A planned “inland port” in Gainesville designed to reduce traffic congestion on Georgia highways has gotten a green light from the feds.
The Georgia Ports Authority (GPA) has received National Environmental Policy Act approval to move forward with plans to build a rail hub along the Interstate 85/I-985 corridor that will take in containerized cargo shipped by freight rail from the Port of Savannah and transfer the containers to trucks.
The GPA has received a $46.8 million grant from the U.S. Department of Transportation to build the project.
The Gainesville inland port will join the authority’s Appalachian Regional Port in Northwest Georgia, which has been operating for the last five years. A 200-acre site in LaGrange has been acquired for a third inland port.
“Our expanding network is increasing rail capacity and connectivity between the port and major manufacturing sites around the state,” said Griff Lynch, the authority’s executive director. “Moving more cargo by rail eases interstate traffic and reduces the carbon footprint of the state’s logistics industry.”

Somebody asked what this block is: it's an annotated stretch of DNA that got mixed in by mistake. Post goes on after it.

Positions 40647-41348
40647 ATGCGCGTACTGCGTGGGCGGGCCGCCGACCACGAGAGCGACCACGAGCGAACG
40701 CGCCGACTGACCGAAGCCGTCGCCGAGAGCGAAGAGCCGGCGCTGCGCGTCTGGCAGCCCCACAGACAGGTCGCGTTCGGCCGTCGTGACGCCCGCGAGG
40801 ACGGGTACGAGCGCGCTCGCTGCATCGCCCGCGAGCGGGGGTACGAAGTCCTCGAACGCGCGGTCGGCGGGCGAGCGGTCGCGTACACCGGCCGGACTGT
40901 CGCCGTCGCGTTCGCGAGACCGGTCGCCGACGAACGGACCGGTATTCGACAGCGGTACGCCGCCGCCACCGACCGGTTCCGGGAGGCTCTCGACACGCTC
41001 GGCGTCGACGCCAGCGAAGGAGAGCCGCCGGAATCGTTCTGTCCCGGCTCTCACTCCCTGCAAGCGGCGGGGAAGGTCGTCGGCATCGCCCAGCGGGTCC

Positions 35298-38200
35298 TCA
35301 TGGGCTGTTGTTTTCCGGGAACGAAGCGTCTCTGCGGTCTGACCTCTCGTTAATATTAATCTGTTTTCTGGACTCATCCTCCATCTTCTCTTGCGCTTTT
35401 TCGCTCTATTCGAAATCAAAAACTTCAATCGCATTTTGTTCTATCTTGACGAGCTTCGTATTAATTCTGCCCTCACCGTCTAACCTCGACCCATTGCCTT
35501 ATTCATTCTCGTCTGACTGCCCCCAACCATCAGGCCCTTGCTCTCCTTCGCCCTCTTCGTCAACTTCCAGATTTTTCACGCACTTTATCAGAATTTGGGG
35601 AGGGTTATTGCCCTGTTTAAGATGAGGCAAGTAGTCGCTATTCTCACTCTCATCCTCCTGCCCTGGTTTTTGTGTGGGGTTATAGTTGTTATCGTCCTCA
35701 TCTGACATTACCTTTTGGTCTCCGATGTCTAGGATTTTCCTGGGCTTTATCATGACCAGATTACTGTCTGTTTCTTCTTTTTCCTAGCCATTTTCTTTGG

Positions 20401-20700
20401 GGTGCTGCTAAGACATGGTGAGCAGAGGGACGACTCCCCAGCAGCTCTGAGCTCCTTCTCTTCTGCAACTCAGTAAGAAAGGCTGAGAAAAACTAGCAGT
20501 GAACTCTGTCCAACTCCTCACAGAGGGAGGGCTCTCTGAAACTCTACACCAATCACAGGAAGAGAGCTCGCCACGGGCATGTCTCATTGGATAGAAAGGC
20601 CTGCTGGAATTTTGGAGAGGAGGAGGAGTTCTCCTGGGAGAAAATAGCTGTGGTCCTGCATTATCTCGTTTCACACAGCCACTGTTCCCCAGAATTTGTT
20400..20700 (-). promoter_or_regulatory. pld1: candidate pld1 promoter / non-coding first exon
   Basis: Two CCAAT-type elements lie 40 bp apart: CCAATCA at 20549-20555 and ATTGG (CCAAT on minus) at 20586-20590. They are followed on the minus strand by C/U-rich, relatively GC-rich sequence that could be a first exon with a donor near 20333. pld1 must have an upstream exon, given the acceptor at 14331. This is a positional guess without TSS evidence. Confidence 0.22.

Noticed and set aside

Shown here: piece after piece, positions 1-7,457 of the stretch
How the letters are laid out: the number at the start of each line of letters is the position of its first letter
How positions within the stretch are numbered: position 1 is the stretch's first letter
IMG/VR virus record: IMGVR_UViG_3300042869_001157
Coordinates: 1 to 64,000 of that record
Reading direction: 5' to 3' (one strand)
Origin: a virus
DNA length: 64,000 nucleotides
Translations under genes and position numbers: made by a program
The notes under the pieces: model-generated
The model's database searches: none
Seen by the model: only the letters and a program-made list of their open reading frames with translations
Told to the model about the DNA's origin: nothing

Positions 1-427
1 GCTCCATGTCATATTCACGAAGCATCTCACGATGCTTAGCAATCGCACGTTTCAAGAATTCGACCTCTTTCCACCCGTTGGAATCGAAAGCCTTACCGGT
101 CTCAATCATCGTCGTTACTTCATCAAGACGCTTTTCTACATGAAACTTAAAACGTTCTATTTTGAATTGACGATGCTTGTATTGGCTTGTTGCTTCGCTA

At the other end of the system, construction of the Port of Savannah’s Mason Mega Rail terminal has increased rail capacity at the port to 1 million containers per year.
The GPA estimates the Gainesville inland port will open with an initial annual volume of 60,000 containers. With a roundtrip truck route of 602 miles, this opening volume will avoid 36 million truck miles during the project’s first year of operation.
Construction of the Gainesville inland port is due to start early next year, with completion expected in July 2026.
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